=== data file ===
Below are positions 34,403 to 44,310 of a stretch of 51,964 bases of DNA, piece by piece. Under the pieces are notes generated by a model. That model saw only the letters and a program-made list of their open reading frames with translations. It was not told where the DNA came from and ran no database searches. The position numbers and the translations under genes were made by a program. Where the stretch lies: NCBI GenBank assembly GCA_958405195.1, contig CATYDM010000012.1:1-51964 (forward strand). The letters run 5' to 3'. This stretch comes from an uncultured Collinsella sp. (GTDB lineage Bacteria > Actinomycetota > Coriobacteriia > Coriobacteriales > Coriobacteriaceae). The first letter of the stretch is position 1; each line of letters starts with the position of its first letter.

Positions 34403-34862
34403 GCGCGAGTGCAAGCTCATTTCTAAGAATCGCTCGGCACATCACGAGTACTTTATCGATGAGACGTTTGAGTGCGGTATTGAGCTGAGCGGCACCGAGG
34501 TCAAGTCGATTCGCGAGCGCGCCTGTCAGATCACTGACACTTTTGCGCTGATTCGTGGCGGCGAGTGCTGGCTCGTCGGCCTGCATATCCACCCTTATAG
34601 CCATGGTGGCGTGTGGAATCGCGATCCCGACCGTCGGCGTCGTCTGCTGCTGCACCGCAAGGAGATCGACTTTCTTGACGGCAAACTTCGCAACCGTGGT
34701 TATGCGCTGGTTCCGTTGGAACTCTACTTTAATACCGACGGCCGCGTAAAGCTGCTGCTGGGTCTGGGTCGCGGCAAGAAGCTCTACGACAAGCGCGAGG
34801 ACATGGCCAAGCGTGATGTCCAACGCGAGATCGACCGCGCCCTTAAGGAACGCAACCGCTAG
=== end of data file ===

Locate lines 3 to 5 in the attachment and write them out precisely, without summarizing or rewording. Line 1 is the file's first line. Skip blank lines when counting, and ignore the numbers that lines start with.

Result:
34403 GCGCGAGTGCAAGCTCATTTCTAAGAATCGCTCGGCACATCACGAGTACTTTATCGATGAGACGTTTGAGTGCGGTATTGAGCTGAGCGGCACCGAGG
34501 TCAAGTCGATTCGCGAGCGCGCCTGTCAGATCACTGACACTTTTGCGCTGATTCGTGGCGGCGAGTGCTGGCTCGTCGGCCTGCATATCCACCCTTATAG
34601 CCATGGTGGCGTGTGGAATCGCGATCCCGACCGTCGGCGTCGTCTGCTGCTGCACCGCAAGGAGATCGACTTTCTTGACGGCAAACTTCGCAACCGTGGT